Matching family tree profiles for William "Big Foot" Wallace, Texas Ranger
About William "Big Foot" Wallace, Texas Ranger
William Alexander Anderson "Bigfoot" Wallace (April 3, 1817 – January 7, 1899) was a famous Texas Ranger who took part in many of the military conflicts of the Republic of Texas and the United States in the 1840s, including the Mexican-American War.
Wallace was born in Lexington, Virginia. When he learned that a brother and a cousin had been shot down in the Goliad Massacre, he set out for Texas to "take pay out of the Mexicans"; years later, he confessed that he believed the account had been squared.
Wallace was a magnificent physical specimen. In his prime he stood six feet two inches in his moccasins, and weighed 240 pounds without surplus fat. Wallace fought at the battles of Salado Creek, Battle of Hondo River, and Mier. Some of his most graphic memories were of his experiences in Perote Prison after having survived Black Bean Incident. Wallace later participated in the Mexican-American War Battle of Monterrey and the Comanche Wars.
In the 1850s Wallace commanded a ranger company of his own, fighting border bandits as well as native Americans. He was so expert at trailing that he was frequently called upon to track down runaway slaves trying to get to Mexico. He drove a mail hack from San Antonio to El Paso, and on one occasion, after losing his mules to Comanches, walked to El Paso and ate twenty-seven eggs at the first Mexican house he came to-before going on to town for a full meal.
During the Civil War he helped guard the frontier against Comanches. At one time Wallace had a little ranch on the Medina River on land granted him by the state of Texas.
The later years of his life were spent in South Texas in the vicinity of a small village named Bigfoot. He never married. He was a mellow and convivial soul who liked to sit in a roomy rawhide-bottomed chair in the shade of his shanty and tell over the stories of his career. Wallace was personally honest but liked to stretch the blanket and embroider his stories.
Wallace died on January 7, 1899, and shortly thereafter the Texas legislature appropriated money for moving his body to the Texas State Cemetery. The Big Foot Wallace museum is a local museum dedicated to Wallace, and houses artifacts related to Wallace, as well as, those of the community. http://www.bigfoottx.com/page8.html
Larry McMurtry included a fictionalized version of Wallace in his Lonesome Dove prequel, Dead Man's Walk. In this book, Wallace is one of the Rangers who signs on with Augustus McCrae and Woodrow Call to go on the Texas Santa Fe Expedition. After they are captured by Mexican authorities, they are made to draw beans to decide who will live or die, a method borrowed from the Mier Expedition. Unlike his real-life counterpart, Wallace in this story draws a black bean, and is executed. In the film, he is played by Keith Carradine.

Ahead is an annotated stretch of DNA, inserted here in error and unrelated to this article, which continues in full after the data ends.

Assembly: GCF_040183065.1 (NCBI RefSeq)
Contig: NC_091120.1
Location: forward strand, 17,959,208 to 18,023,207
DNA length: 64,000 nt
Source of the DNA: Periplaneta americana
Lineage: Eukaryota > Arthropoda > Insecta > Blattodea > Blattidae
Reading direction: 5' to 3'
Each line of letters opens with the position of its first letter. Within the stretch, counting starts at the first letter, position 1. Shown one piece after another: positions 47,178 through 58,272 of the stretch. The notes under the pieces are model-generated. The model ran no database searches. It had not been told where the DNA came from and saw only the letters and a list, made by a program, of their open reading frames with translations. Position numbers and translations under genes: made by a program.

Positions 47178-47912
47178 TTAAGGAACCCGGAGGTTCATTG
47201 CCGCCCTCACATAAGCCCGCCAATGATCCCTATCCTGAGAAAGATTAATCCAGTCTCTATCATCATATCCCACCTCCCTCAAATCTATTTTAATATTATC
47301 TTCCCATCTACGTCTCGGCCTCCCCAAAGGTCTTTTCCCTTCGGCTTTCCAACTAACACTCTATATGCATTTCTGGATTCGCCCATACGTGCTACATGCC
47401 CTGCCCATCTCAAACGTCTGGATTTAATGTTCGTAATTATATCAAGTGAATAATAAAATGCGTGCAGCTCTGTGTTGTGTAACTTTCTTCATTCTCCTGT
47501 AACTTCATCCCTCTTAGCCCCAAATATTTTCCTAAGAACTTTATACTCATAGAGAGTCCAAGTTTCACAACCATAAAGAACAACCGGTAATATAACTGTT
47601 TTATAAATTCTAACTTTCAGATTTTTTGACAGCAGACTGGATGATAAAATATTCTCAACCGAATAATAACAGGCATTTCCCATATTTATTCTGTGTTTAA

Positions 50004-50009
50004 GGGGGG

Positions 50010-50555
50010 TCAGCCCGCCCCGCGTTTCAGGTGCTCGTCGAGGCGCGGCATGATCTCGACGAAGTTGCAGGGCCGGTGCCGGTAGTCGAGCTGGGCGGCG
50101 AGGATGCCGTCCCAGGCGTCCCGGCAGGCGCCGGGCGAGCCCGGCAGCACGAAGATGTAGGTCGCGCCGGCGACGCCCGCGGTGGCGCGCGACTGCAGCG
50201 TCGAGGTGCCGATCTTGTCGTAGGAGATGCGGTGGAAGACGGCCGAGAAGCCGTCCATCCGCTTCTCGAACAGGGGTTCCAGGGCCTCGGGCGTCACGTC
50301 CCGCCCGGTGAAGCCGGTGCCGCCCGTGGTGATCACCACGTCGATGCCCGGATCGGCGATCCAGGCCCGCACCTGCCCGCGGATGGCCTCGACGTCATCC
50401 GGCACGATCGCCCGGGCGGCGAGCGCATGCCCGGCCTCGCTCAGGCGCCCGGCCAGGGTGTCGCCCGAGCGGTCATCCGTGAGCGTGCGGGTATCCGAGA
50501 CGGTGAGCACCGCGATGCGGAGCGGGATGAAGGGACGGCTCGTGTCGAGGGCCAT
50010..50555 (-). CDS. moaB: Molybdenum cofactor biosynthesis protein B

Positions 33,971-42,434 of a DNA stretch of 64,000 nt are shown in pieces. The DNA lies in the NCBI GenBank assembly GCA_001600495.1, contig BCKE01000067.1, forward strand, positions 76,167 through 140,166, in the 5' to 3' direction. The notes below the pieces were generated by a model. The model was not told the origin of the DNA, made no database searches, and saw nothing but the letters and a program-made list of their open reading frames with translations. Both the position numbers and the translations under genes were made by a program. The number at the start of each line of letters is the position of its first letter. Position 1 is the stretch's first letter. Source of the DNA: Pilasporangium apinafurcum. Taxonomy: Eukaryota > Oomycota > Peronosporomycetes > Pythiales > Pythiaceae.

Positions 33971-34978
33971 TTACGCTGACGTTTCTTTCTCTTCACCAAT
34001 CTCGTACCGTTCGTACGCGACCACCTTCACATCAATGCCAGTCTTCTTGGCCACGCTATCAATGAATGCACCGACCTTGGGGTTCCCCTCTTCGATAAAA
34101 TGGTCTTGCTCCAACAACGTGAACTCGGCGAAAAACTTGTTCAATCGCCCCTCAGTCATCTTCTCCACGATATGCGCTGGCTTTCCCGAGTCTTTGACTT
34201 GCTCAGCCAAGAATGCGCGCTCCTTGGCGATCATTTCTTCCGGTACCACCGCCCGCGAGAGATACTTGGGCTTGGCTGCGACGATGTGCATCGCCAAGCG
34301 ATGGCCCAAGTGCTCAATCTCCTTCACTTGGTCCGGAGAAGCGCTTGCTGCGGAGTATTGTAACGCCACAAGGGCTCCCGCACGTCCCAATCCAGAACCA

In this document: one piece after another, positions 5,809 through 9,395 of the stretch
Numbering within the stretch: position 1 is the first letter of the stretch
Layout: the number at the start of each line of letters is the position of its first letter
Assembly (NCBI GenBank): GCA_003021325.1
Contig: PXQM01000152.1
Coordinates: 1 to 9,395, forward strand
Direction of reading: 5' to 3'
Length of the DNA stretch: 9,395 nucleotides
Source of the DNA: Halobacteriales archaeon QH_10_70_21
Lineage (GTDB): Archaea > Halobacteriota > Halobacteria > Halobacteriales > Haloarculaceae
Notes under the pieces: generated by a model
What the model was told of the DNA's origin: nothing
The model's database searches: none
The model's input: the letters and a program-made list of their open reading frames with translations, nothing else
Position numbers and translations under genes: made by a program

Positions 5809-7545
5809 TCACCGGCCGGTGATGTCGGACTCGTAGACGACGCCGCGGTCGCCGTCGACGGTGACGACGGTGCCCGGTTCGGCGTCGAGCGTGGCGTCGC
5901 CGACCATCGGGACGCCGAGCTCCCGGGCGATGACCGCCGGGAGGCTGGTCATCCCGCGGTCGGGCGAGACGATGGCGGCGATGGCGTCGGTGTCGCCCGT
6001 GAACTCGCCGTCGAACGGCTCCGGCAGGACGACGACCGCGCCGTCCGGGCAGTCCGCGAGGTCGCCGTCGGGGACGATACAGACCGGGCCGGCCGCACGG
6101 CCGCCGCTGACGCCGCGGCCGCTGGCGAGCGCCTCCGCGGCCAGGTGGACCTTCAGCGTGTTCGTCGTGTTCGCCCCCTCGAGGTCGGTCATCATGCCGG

William A. A. Wallace was born 3 April 1817 in Lexington, Virginia. He was a descendant of the Scottish Highlanders William Wallace and Robert Bruce. After learning that a brother and a cousin had been killed in the Goliad Massacre, Wallace went to Texas to "take pay out of the Mexicans." He tried farming near La Grange, but soon tired of that occupation. He found Austin too populated for his tastes and eventually moved to San Antonio.
He was a member of the Texan Army which fought General Adrian Woll's invading Mexican army near San Antonio in 1842. He then volunteered for the Somervell and Mier expeditions. He was a prisoner in the Perote Prison, surviving the "black bean" incident.
Following his release, Wallace joined the Texas Rangers under Jack Hays, serving until the outbreak of the Mexican War. He was a Lieutenant in Capt. R. A. Gillespie's Company of Texas Mounted Volunteers in the United States Army during the War. He again served as a Ranger during the 1850s, fighting border bandits as well as Indians. Wallace's tracking skills were often put to use trailing runaway slaves trying to get to Mexico. He also drove a mail hack between San Antonio and El Paso. During the Civil War Wallace stayed in Texas to help protect the frontier from depredations by Indians, deserters, and Union soldiers.
Wallace's later years were spent in Frio County, Texas near the small community of Bigfoot. He died on 7 January 1899 and is buried in the State Cemetery in Austin, Texas.